As a federal crime, Medicare fraud is investigated by the Medicare Fraud Strike Force. It is comprised of federal investigators and prosecutors from various agencies. Examples include:
- U.S. Department of Health and Human Services, Office of the Inspector General (HHS-OIG);
- Department of Justice (DOJ);
- Drug Enforcement Administration (DEA);
- Department of Defense (DOD);
- Internal Revenue Service (IRS); and
- Federal Bureau of Investigations (FBI)
Depending on the case, the feds also enlist the help of state and local law enforcement. An example is the Nevada Attorney General’s Office. It runs the Medicaid Fraud Control Unit (MFCU).
What is Medicare fraud?
There are many types of Medicare fraud. A common type involves medical providers filing a fraudulent claim in violation of the False Claims Act. Examples include:
- Submitting a claim for medically unnecessary services, equipment, supplies, or certification (such as for hospice or home health care);
- Phantom-billing (billing for services that never occurred);
- Up-coding; or
- Inflating charges
Medicare fraud also comprises:
- Accepting kickbacks (in violation of the Anti-Kickback Law); or
- Physician self-referrals (in violation of the Stark Law)
Las Vegas has a particularly high number of people on Medicare or Medicaid. So the feds are closely monitoring claims coming out of Nevada.
What are the criminal penalties for Medicare Fraud?
Under 18 U.S.C. § 1347, Medicare fraud carries up to 10 years in Federal Prison. But it becomes up to 20 years if a patient sustained serious bodily injury. And if a patient died, the court can sentence the defendant to life.
Other possible punishments include high fines.
What are the civil penalties for Medicare Fraud?
Under 31 U.S.C. § 3729-3733, civil penalties include:
- Up to $11,000 in fines per false claim;
- Treble damages;
- Attorney Fees; and/or
- Exclusion from federal health care programs.
Defendants may also lose their professional licenses.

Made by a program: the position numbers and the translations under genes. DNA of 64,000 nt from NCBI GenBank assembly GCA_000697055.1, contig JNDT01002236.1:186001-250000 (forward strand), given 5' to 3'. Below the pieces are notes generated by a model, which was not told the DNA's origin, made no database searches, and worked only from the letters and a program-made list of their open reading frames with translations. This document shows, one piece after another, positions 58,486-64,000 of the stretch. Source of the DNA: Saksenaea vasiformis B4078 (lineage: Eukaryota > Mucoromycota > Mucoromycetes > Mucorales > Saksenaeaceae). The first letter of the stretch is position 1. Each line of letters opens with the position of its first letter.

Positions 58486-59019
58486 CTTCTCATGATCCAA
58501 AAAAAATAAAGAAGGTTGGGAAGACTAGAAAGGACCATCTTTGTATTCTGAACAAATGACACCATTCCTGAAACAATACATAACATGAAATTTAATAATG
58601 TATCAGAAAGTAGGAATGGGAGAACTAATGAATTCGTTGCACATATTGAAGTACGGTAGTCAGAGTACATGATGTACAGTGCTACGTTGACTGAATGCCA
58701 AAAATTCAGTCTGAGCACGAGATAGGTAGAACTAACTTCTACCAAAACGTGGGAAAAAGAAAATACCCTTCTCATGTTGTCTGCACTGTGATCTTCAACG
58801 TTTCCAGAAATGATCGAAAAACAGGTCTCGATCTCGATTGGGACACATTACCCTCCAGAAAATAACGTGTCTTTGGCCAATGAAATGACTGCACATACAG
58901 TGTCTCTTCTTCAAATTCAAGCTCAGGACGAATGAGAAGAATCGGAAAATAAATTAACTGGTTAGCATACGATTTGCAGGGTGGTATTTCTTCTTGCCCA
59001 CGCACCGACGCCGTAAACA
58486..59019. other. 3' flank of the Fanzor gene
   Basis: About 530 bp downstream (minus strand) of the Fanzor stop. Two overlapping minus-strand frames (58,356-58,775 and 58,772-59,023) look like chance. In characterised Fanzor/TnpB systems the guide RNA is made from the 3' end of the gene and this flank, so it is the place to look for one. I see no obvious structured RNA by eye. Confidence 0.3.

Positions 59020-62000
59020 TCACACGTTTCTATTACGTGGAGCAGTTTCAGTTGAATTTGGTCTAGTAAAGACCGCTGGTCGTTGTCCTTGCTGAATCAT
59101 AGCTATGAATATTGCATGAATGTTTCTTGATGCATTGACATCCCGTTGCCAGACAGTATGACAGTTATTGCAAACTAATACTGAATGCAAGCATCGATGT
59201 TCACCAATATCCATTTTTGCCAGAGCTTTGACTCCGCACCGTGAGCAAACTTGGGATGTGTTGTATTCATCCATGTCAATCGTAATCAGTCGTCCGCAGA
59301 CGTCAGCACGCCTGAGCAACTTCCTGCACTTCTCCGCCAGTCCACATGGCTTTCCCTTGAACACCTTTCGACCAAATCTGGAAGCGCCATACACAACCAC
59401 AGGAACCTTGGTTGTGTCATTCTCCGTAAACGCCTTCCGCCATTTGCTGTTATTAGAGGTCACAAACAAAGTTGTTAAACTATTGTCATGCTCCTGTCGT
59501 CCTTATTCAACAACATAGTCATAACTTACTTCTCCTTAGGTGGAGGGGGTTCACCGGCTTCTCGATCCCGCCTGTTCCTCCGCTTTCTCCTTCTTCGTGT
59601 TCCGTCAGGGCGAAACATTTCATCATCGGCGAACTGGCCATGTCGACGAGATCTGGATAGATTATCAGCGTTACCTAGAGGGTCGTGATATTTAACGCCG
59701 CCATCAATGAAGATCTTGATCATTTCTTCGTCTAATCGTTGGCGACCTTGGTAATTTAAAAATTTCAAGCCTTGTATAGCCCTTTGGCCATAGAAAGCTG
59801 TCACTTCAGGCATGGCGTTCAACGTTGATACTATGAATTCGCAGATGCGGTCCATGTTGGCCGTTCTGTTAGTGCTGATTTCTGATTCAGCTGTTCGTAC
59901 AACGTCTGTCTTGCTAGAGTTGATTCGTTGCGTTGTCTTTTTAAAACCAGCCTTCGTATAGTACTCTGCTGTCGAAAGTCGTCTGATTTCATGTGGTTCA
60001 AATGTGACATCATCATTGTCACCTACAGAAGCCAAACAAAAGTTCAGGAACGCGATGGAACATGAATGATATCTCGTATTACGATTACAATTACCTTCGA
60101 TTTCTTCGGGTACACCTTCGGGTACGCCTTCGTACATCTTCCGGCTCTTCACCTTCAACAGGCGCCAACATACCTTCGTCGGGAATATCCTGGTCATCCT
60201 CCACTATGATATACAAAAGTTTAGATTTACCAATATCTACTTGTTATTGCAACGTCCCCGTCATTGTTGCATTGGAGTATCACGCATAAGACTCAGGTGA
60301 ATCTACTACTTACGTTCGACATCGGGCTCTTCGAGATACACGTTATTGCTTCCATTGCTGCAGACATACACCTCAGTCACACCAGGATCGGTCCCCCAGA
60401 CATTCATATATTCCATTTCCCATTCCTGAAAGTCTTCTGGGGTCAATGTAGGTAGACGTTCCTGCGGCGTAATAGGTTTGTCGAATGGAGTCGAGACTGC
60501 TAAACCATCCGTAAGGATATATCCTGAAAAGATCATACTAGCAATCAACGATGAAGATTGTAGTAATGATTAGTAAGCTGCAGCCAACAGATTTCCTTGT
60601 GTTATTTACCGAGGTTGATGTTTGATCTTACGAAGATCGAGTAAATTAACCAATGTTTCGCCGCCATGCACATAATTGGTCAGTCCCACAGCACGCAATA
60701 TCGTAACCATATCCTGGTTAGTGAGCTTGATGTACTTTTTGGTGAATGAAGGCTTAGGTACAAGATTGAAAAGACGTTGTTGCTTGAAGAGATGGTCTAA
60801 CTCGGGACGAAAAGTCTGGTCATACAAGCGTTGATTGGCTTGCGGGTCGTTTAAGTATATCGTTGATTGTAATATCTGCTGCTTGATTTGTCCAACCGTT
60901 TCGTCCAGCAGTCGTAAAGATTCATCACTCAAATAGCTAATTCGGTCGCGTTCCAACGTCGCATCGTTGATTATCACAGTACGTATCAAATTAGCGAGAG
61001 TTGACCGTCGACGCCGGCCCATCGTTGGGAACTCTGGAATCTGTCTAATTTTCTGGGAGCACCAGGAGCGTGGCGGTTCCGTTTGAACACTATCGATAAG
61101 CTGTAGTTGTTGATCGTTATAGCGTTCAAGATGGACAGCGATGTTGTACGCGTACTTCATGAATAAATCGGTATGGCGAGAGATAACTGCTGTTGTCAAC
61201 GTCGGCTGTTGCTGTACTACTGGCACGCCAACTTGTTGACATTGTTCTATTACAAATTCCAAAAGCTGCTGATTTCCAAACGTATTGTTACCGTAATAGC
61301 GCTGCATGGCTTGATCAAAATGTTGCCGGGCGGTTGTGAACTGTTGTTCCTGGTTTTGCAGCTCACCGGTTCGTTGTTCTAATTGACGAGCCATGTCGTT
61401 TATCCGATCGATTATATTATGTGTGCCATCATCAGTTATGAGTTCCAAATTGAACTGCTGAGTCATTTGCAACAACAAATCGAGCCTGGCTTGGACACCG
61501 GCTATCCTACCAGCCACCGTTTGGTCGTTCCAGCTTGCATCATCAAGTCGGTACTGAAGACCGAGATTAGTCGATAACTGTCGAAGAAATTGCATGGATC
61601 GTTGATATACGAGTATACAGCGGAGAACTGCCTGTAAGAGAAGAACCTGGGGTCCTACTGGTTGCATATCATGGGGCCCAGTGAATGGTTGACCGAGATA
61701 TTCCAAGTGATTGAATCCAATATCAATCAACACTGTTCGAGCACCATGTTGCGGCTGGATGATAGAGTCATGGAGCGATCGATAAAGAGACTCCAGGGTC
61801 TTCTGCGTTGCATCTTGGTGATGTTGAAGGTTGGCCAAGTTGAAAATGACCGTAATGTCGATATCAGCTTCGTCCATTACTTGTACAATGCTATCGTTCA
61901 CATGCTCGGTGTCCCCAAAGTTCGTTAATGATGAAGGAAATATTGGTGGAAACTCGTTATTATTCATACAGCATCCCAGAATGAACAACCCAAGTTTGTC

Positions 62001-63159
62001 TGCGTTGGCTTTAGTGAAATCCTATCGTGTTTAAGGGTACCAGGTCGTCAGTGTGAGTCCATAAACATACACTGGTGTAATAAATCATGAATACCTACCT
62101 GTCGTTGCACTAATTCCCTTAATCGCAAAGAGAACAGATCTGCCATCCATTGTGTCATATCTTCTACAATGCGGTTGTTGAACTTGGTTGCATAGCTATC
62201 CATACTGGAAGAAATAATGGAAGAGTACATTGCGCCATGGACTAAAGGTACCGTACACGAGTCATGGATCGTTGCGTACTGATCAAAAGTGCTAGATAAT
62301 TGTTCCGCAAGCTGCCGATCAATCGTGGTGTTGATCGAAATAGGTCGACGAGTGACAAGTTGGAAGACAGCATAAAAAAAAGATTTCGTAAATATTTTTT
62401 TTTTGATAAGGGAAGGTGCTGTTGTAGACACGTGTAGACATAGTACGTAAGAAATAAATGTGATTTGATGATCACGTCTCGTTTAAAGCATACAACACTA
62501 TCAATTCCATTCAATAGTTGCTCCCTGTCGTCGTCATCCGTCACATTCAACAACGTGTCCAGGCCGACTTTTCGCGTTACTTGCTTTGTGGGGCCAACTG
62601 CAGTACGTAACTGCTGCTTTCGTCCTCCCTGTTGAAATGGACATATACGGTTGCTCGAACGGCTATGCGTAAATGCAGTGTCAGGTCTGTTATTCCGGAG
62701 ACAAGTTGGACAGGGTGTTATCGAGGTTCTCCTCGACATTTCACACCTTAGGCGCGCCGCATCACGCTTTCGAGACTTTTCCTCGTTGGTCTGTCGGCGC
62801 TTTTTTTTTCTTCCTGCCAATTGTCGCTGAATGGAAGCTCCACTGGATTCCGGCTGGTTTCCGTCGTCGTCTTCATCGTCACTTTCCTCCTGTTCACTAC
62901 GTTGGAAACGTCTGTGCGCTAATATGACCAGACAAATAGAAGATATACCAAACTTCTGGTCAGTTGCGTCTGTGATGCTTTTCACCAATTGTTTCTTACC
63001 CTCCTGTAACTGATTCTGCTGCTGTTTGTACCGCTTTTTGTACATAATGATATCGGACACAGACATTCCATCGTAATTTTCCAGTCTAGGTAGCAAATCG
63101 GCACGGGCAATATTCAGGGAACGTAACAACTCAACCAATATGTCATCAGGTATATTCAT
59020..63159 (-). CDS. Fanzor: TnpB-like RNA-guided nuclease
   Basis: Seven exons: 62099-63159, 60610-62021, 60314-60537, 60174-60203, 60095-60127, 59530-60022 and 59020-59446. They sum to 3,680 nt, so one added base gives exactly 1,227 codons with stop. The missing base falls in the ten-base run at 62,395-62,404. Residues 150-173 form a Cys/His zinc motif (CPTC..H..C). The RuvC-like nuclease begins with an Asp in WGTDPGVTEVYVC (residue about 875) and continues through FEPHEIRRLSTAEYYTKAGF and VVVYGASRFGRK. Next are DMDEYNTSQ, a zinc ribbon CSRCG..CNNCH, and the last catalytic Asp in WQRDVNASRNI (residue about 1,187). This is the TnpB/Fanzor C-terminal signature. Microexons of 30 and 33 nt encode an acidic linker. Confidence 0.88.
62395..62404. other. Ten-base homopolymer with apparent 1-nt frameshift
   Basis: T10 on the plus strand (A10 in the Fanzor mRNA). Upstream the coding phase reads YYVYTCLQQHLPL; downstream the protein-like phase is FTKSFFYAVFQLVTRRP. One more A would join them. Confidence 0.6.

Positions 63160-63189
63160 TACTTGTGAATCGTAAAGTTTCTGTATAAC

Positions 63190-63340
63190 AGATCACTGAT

What are the defenses to Medicare Fraud?
A common defense is that the defendant had no intent to defraud. Perhaps the false claim stemmed from incompetent medical staff. Or perhaps the defendant was following outdated laws.
Sometimes, the government is at fault. The HHS is a large bureaucracy that makes mistakes as well. Perhaps they attributed a false claim to an innocent provider when the government itself made a clerical error.
Other times, the government may flag something as a false claim that is in fact lawful. But it may take a criminal defense attorney to show the government that the defendant did nothing wrong.
Can health care fraud be a state crime?
Yes. Health care fraud (NRS 686A.2715) is typically a category D felony in Nevada. It carries:
- 1 – 4 years in Nevada State Prison, and
- Up to $5,000 in fines (at the judge’s discretion).
In addition, the court can order the defendant to pay full restitution. And depending on the case, the defendant may lose his/her professional license. (Learn more about Medical Board license disciplinary procedures in Nevada.)
Nevada health care fraud convictions can usually be sealed from the defendant’s record five years after the case ends. But if the case gets dismissed, the record may be sealed right away.
Health care fraud is also deportable. So non-citizens convicted of it could face removal from the U.S.